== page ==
If there is one thing consistent about Facebook Pages, it’s that things change without any notifications. Unless you follow Facebook’s developer’s blog or some other techno-geek blog, you might never know what or when they implement changes. Last December (the 15th to be exact), they did it again by changing the terms the govern your Facebook Pages. While most are relatively minor changes, there are two changes that have bigger ramifications on most users.
III. B. Cover images of Facebook Pages
According to Facebook, all cover images are public. No surprise here, anyone who visits Facebook Pages can see the cover. It’s common practice that the cover images should not be deceptive, misleading, or infringe on anyone’s copyright, but here the new rules you might not know about:
- You may not encourage people to upload your cover to their personal timelines;
- Cover images cannot be made of more than 20% text (as a graphic designer who loves typography, not sure I like this one);
- Cover images cannot contain price or purchase information, such as “40% off” or “Download it on socialmusic.com”;
- Cover images cannot contact information such as a website address, email, mailing address, or information that should go in your Page’s “About” section;
- Cover images cannot ask a visitor to “Like” or “Share” your page;
- Cover images cannot contain calls to action, such as “Get it now” or “Tell your friends.”
III. D. Promotions on Facebook Pages.
“Like” us to win…. A favorite method of marketers to increase the number of “Likes” on a page is at a end. Facebook is attempting to crack down on the amount of spam appearing in wall post. As such, they have change the rules of promotions.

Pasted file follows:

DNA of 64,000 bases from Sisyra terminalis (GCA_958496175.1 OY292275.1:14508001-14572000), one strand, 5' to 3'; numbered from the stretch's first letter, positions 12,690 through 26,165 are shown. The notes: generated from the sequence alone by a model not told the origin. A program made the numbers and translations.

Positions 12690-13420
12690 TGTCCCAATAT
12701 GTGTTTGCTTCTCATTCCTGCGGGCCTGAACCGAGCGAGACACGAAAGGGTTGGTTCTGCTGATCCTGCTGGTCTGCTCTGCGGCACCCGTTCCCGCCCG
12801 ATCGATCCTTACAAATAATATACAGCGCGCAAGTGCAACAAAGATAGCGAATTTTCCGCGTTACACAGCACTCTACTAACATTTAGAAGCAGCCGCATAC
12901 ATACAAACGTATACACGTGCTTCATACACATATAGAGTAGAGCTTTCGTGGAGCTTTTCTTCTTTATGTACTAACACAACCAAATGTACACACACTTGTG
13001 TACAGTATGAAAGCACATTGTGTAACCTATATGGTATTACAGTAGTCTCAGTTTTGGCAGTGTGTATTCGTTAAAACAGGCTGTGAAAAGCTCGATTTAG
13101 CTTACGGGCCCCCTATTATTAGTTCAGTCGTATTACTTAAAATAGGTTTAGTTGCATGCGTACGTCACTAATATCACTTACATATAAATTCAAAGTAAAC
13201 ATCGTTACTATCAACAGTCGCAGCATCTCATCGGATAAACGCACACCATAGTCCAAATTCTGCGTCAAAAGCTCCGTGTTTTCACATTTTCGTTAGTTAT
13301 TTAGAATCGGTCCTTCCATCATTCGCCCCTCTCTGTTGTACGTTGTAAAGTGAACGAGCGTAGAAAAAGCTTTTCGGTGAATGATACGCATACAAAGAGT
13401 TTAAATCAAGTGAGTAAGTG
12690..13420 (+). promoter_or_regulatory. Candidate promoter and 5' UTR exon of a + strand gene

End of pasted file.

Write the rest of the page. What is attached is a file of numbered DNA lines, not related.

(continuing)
- Promotions on Facebook Pages must be administered within Apps on Facebook.com. What this means is that you will have to create an html page with your contest rules and bring it onto your Facebook page as an application in a tab. The tabbed page must all include the following information:
- A complete release of Facebook by each entrant or participant.
- Acknowledgment that the promotion is in no way sponsored, endorsed or administered by, or associated with, Facebook.
- Disclosure that the participant is providing information to [disclose recipient(s) of information] and not to Facebook.
- Contest registration or entry can not require the user taking any action by using any Facebook features or functionality such as commenting on a photo, uploading a picture to your wall, liking a photo or a post, etc…
- You must not use Facebook Pages features or functionality as a promotion’s registration or entry mechanism. For example, the act of liking a Page or checking in to a Place cannot automatically register or enter a promotion participant.
- You must not use Facebook features or functionality, such as the Like button, as a voting mechanism for a promotion.
- You must not notify winners through Facebook, such as through Facebook messages, chat, or posts on profiles (timelines) or Pages.
No longer can you use your cover image to announce your latest promotions, ask the user to “Like” your page for a chance to win, or even let them know your website address. And we are all guilty of rewarding users who “Like” or “Share” our pages through contest. Or use the “Liking” of images to get user feed back on products.
Can you still implement them? Sure, but at the risk of getting your page removed if Facebook finds out. And Facebook is not known for letting users have their banned Pages back, as we found out at Illinois State University early on in our social media adventures. Reggie Redbird was our original profile. According to Facebook, mascots are not real people and as such, cannot have a profile. One evening, they removed the profile. In one sweeping click of a key, they negated over a year’s worth of Facebook relationship building.
Let us know how these changes will effect your social media marketing plans with a comment below.